Saturday, February 12, 2011

Four quick points about Fannie-Freddie Reform

(1) Why have an explicit guarantee?  If TARP should have taught us anything, it is that there are implicit guarantees everywhere; it is better to be up-front about the fact that the government does provide backstops in times of crisis.

(2) How to price the guarantee?  Mark Zandi has a good explanation.  The hard part is going to be to keep fees up in times of low defaults.  In the early part of the last decade, Fannie and Freddie were criticized for earning excess profits on their guarantee fees, for the simple reason that defaults on prime mortgages essentially didn't exist in the 1998-2005 period.  Complaining about Fannie-Freddie's g-fees at that time would be akin to complaining the State Farm enjoys excess profits when Florida goes a year without a hurricane.

(3) In the absence of government intervention in the market, the long-term fixed-rate prepayable mortgage will likely go away.  These mortgages are expensive to households, but they also provide a level of certainty that helps households manage risk.  Households are already facing more risk than before (defined benefit pensions, anyone?), so I am not sure it is a good idea to add even more.

(4) I worry about high downpayment requirements.  It is clear that households need to put some of their own money into a house for a mortgage to be safe (gifts and grants don't count).  But while the overall homeownership rate for the US is fine, the substantial gap between whites and minorities, more than 20 percentage points, is not.  Minorities have far less wealth than whites, and across the generations, have had wealth systematically expropriated; minorities have also been discriminated against by the government in credit markets.  Massey and Denton:
In rating the home, the FHA established minimum standards for lot size, setbacks and separation from existing structures that essentially eliminated many inner-city the late 1940s, the FHA recommended the use of application of racially restrictive covenants...per capita mortgage spending was 6.3 times greater [in St. Louis County relative to the city of St. Louis].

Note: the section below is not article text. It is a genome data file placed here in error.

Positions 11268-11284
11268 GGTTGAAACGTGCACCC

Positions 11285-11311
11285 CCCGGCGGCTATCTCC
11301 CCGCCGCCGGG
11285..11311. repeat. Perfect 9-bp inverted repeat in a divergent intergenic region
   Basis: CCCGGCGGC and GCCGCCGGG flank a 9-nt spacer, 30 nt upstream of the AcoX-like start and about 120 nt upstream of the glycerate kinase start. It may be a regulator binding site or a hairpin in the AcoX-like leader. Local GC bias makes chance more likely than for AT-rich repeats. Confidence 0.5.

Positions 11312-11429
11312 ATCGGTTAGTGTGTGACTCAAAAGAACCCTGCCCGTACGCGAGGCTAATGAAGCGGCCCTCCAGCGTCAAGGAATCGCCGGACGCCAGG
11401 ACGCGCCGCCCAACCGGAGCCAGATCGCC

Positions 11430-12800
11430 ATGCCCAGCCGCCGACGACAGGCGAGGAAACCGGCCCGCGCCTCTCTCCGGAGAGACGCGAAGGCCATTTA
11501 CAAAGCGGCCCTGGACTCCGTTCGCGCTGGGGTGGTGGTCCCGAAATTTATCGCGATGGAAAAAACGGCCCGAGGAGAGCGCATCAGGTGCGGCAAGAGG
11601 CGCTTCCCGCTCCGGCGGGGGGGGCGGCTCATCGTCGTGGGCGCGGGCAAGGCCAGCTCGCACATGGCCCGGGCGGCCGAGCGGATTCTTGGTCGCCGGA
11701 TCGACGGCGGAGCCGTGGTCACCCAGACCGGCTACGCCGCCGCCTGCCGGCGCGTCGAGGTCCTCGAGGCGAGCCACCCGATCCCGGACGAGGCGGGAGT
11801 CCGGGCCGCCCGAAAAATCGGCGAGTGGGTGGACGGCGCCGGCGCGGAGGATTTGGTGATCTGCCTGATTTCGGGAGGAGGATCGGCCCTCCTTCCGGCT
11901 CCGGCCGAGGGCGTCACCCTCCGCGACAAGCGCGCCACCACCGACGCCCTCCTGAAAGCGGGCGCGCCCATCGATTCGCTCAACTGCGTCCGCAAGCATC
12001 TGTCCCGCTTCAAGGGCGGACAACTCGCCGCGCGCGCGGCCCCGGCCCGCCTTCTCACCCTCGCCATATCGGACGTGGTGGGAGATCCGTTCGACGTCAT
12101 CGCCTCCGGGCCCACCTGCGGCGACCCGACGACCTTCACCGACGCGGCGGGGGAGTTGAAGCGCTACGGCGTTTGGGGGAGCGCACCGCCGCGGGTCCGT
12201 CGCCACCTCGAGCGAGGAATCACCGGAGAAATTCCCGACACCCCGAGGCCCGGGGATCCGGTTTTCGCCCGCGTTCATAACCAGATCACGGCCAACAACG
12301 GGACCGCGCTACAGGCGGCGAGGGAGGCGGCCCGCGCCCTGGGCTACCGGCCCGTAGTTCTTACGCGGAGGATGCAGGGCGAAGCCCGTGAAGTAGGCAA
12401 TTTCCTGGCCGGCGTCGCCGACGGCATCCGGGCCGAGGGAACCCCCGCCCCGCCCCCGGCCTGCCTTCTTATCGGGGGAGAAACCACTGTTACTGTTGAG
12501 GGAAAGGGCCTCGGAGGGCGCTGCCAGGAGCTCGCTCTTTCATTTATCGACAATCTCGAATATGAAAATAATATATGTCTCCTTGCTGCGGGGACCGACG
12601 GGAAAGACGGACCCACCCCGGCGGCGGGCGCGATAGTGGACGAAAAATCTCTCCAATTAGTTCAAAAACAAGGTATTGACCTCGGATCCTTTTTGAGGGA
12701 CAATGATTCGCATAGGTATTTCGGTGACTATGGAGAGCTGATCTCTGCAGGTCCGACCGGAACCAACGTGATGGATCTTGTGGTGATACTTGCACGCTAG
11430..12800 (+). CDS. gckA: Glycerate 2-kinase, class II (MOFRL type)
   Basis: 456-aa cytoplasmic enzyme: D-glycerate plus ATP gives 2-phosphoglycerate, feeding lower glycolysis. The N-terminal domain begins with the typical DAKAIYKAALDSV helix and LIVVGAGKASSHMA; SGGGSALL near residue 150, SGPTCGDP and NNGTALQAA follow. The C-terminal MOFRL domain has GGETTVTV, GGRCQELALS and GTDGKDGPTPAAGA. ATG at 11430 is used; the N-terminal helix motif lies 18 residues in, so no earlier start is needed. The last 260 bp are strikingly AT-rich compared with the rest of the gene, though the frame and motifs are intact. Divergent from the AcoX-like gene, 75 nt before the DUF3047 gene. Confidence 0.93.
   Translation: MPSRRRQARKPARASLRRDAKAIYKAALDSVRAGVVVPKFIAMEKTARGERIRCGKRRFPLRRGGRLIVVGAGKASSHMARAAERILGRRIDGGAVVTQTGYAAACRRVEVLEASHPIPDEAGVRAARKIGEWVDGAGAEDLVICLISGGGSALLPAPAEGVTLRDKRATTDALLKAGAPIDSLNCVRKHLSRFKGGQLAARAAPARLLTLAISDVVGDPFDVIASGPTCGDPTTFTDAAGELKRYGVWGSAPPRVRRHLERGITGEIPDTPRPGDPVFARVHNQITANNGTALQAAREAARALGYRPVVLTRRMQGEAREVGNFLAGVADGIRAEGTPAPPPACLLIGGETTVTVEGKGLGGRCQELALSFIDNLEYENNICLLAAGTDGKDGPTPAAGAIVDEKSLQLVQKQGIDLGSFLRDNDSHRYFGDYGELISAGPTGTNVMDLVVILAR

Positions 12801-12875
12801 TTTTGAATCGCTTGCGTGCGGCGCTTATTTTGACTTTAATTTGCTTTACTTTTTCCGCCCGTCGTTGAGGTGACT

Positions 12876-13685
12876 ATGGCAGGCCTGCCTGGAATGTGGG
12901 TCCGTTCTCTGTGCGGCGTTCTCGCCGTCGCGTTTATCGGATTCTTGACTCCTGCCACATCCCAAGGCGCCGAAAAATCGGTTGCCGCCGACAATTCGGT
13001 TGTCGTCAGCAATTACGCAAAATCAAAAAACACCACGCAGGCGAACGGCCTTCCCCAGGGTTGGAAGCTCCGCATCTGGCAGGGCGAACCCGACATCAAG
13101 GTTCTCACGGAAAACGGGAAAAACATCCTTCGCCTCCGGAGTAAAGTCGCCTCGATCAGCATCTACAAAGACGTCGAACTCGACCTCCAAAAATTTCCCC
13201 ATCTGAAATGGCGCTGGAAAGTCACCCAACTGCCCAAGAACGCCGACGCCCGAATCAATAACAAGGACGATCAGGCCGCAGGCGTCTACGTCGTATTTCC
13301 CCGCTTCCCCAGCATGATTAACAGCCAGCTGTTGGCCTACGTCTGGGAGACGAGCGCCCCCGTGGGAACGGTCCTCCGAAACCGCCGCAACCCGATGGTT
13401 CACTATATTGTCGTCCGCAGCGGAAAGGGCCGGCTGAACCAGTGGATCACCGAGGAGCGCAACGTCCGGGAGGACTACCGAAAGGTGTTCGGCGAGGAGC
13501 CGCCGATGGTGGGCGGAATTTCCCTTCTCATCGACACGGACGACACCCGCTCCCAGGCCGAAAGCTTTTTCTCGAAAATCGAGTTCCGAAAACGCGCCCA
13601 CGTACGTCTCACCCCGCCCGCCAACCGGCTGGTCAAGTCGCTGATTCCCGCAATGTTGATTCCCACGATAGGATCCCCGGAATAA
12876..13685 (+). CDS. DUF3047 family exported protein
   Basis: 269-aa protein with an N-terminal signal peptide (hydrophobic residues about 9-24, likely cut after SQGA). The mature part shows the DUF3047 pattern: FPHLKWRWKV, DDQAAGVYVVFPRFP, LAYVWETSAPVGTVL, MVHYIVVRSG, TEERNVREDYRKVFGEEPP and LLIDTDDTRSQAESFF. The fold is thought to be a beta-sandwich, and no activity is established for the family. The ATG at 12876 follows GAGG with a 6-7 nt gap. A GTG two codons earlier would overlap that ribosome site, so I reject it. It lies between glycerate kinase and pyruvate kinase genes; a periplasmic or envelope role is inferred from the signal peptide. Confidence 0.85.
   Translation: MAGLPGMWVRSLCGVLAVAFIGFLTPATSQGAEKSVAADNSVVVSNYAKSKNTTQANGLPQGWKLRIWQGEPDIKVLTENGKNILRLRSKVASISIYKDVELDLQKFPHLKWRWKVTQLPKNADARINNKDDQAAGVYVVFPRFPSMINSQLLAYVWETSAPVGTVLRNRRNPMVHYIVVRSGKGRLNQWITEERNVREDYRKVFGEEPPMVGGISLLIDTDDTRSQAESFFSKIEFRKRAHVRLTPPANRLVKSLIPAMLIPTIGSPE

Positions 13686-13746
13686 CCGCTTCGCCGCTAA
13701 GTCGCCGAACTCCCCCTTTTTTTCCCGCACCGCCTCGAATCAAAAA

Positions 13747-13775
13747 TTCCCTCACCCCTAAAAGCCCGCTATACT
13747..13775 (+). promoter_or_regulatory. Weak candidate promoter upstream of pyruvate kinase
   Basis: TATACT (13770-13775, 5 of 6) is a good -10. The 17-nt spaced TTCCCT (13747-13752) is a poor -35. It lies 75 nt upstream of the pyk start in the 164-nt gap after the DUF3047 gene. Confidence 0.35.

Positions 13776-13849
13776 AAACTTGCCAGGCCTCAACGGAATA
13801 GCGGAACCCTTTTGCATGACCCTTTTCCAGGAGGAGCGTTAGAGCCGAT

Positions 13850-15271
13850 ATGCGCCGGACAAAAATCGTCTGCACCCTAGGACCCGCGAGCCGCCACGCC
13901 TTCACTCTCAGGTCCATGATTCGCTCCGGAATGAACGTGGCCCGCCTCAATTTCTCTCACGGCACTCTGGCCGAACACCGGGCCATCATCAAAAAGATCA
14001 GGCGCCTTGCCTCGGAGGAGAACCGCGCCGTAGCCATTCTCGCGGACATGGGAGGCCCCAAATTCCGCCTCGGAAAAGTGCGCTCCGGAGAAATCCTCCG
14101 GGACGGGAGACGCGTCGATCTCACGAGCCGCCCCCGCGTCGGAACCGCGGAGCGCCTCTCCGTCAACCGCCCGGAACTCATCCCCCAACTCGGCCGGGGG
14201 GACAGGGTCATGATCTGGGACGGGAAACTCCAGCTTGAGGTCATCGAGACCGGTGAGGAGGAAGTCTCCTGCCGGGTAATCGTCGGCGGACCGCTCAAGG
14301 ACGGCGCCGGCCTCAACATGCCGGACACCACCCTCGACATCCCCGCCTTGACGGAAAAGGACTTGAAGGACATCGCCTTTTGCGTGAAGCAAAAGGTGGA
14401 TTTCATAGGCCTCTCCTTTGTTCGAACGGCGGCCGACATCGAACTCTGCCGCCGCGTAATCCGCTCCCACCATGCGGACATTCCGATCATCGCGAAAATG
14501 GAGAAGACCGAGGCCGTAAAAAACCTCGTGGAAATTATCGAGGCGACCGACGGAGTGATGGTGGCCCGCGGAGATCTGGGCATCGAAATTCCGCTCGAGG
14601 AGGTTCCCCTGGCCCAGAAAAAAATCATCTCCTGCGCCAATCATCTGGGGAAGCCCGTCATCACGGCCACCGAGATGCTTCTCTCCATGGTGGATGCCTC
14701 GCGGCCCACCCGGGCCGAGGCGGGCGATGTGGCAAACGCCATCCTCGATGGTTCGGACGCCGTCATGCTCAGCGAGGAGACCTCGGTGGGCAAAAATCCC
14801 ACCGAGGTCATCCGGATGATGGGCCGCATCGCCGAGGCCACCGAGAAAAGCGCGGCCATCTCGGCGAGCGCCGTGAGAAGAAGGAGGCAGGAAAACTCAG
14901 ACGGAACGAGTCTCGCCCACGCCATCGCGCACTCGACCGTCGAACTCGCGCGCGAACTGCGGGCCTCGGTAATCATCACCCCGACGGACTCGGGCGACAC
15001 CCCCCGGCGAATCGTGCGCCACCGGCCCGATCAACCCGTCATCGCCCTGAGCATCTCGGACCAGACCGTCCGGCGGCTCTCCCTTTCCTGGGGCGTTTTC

I suppose in light of history, direct payments to the heirs of those who have had wealth systematically stripped away makes more sense than trying to close the homeownership gap.  But the latter seems more politically doable than the former.


Matthew said...

It would be highly desirable to close the wealth gap, but why the existence of the gap means we have to continue to subsidize homeownership escapes me. That hardly seems the most pernicious aspect of that gap. Arguably, subsidizing homeownership in the way we now do it disadvantages the relatively poor--the mortgage tax deduction favors the more affluent, and keeping house prices inflated favors those who own houses and preferably expensive ones.

jackie100 said...

The phasing out of Fannie Mae and Freddie Mac will bring back private capital and banks to the real estate market and the playing field will be level for private capital investment. Borrowers will also be required to put down a larger down payment.

Gmac Mortgage